Debt Consolidation Loans & Other Alternatives
Credit card debts charge very high rates of interest - in some cases up to 30% per year. Therefore, it makes good financial sense to eliminate credit card debt and replace it with lower interest loan.
The ideal solution would be to obtain a low interest bank loan or line of credit from a bank and use the funds to pay off credit card debt. This is called a "debt consolidation loan". However, if one has insufficient income, too high a debt level, or a history of missed debt payments, then getting such a loan may be very difficult, if not impossible.
If getting a debt consolidation loan from a bank isn't possible but you own a home, another alternative is to borrow from a private lender through the assistance of a mortgage broker. The home would be used as security for the debt consolidation loan, which is effectively a mortgage against your house. Such lenders generally charge higher rates of interest - on average of 15% if you already have a first mortgage on your home.
Of course, if you don't have sufficient equity in your home or don't even own one, then getting a debt consolidation loan through this method won't work. In that case, you'll likely need the assistance of a debt professional, as discussed below.
Reputable non-profit credit counselling agencies offer a service called a Debt Management Plan ("DMP"). They will negotiate with your creditors to: (1) reduce the rate of interest or even stop further accrual of additional interest; and (2) allow you to repay your debt in full over up to 60 months.
You make one monthly payment to the credit counselling agency which disburses the funds to your creditors. You are effectively consolidating your debts through the agency and are expected to pay back 100% of the debts.
The downside is that your credit will be affected: you will have an R9 on your credit file (i.e., bad debt or bankruptcy) from the time the DMP is submitted to your creditors until it is paid in full. In effect, you are sacrificing your credit rating for the privilege of repaying all your debts over a longer period of time.
If you cannot even repay your debts through a Debt Management Program, then you may want to consider settling with your creditors through a Consumer Proposal.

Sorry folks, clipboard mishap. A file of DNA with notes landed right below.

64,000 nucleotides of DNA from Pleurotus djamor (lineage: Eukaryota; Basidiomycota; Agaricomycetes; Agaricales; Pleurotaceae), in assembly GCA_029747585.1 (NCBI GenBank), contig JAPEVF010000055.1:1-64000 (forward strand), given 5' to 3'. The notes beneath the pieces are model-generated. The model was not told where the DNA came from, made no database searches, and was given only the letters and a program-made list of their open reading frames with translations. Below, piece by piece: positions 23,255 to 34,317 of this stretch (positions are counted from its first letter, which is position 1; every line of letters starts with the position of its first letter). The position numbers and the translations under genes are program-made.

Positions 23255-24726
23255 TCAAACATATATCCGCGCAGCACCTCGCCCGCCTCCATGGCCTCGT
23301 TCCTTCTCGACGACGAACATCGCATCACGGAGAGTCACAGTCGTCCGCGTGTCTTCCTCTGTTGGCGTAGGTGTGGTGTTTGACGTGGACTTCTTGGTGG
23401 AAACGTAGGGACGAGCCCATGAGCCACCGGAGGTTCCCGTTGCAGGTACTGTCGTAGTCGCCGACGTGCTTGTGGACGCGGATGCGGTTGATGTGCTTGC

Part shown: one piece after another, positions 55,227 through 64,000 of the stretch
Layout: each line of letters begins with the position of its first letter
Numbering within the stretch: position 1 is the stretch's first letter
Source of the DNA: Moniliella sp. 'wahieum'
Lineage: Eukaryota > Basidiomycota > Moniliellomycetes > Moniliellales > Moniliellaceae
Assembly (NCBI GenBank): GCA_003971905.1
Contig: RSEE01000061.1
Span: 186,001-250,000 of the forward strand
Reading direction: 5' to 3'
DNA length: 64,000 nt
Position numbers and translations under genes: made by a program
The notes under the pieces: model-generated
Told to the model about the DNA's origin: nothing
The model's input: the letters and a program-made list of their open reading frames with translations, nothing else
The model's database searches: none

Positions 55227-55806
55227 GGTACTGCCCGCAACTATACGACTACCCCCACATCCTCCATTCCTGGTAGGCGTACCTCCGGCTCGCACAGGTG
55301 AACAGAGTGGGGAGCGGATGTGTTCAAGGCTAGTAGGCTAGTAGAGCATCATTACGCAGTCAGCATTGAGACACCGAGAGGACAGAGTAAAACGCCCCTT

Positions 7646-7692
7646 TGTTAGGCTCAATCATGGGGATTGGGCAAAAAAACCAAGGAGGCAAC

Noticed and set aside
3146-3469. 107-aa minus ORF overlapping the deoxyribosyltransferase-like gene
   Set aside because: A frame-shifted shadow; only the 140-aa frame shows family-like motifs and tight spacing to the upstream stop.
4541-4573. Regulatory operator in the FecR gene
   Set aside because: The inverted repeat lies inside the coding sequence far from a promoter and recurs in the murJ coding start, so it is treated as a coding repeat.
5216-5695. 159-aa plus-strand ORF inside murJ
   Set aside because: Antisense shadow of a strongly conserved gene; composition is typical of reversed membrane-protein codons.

A consumer proposal is a legally binding negotiated settlement done under the Canadian Bankruptcy Act. You would need the assistance of a federally-licensed trustee in bankruptcy to do this, as only a trustee has the legal authority to file your proposal and deal with your creditors.
You may be qualified to file a consumer proposal if you meet the following criteria:
- You cannot pay your debts as they become due in the normal course
- Your total debts, not including the mortgage on your principal residence, do not exceed $250,000.
Creditors would be willing to negotiate a settlement since your only alternative if they don't accept it would be to file for personal bankruptcy. Of course, your creditors would get far less money than they would if they accepted your consumer proposal.
Want to work with us? Our promise to you...
If you feel that a consumer proposal might be an ideal option for you, feel free to contact our bankruptcy trustee, Victor Fong. Victor can meet with you at our head office or at any one of our various locations throughout the Greater Toronto Area:
When you work with us, we promise that,
- You will be in constant contact with a real, licensed bankruptcy trustee.
- Your calls will always be returned.
- Your emails will never be ignored.
- We shall work with you to craft an affordable payment plan that makes sense for your budget.
Victor Fong, Trustee in Bankruptcy
Contact Info for our Toronto Head Office
Fong and Partners Inc
Suite 1007-2 Carlton Street
Toronto, Ontario M5B 1J3